trends are apparent, but variation in them is considerable. For in- 
stance, the zygomatic process of the squamosal possesses an elevated 
ridge which rises to somewhat of a peak, and in lateral view makes 
(in adults) a distinctive second superior process on the zygomatic 
arch. This characterizes the USNM macroura material, somewhat 
variably characterizes the AMNH indica material, occurs in nearby 



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Mt. Victoria specimens of R. bicolor gigantea but not in Mt. Popa 
ones a little farther away. In the rest of bicolor and in afinis this 
process does not appear to occur with frequency. 

This skull character might be taken as unexpected support for 
Zahn's (1942) recognizing macroura, indica, and gigantea as conspe- 
cific, but not hainana and stigmosa which he included (all grouped 
because of ear tufts). There is, moreover, in the ANSP material a 
Philadelphia Zoological Park specimen without data of origin, which 
is surely a cross between Ratufa indica and R. bicolor, for it displays 
some of the characters of each. However, since Hill (1939 and 1942) 
has easily bred both macroura and indica in captivity, it seems likely 
that this specimen results from a cross made in captivity and cannot 
be represented as a natural intergrade between indica and bicolor, 
suggesting that they should be treated as subspecies. In the diag- 
noses of the species bicolor and indica in the present paper we have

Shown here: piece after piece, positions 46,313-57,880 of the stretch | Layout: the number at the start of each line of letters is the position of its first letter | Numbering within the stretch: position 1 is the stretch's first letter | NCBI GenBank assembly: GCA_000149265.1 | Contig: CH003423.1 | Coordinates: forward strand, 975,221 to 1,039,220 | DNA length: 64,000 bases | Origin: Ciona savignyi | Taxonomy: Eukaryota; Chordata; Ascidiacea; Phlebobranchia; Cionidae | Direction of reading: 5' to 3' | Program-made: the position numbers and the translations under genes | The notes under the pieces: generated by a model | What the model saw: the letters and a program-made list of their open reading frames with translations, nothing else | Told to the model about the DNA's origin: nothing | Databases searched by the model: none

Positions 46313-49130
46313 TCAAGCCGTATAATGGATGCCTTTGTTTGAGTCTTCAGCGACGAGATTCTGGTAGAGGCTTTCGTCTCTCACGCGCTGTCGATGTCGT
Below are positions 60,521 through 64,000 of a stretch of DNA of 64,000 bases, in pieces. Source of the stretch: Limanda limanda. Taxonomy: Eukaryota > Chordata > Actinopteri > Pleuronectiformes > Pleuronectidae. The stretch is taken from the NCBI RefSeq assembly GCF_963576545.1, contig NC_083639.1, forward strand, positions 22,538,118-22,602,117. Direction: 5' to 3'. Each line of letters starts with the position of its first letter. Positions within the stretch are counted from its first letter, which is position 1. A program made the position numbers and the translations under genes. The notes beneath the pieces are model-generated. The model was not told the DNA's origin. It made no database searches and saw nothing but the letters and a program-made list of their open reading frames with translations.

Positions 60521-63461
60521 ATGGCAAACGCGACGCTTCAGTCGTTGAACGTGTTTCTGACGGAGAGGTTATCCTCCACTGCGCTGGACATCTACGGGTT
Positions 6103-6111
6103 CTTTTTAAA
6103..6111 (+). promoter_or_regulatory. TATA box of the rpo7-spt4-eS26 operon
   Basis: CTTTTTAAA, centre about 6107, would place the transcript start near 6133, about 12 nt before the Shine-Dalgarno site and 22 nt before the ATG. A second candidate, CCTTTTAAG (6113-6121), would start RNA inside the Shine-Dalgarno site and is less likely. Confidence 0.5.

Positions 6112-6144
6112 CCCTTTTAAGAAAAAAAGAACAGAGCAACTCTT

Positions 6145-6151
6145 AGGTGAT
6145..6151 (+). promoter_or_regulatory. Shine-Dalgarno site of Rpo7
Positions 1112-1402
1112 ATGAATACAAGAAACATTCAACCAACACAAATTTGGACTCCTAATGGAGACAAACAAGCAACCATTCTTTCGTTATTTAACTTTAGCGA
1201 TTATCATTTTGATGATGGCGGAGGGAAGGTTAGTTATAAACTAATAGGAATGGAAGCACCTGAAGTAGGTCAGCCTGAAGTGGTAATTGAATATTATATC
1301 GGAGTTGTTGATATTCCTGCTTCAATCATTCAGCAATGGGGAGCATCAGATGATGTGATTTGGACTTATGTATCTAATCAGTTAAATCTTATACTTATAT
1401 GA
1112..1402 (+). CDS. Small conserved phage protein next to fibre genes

offered a total of seven pelage characters which clearly distinguish 
these two as species. 

In the present study it has also become clear that the extraterri- 
torial Ratufa affinis is taxonomically the most distinct of the four 
species, although one can certainly say that indica is more spectacu- 
lar. The equatorial giant squirrel affinis is the only one of the four 
species with three pelage characters distinguishing it from all three 
other species. 

Rather little correspondence with the relationships of the species 
of Ratufa described above is seen in the exceedingly scanty knowledge 
of bacula of this genus. Dammerman (1931, p. 454) figured and de- 
scribed the baculum oi R. b. bicolor of Java as "a simple short bone of 
9.4-9.9 mm. length, slightly upcurved; the basal end expanded and 
hollowed; the apex narrowed and flattened horizontally." From the 
other end of the range of this species, upper Burma, Pocock (1923, 
fig. 20, E and F) figured a baculum of R. b. gigantea which is very 
similar to the one from Java, but has the distal, flattened, ventral 
surface provided with four rows of small bony spicules. Pocock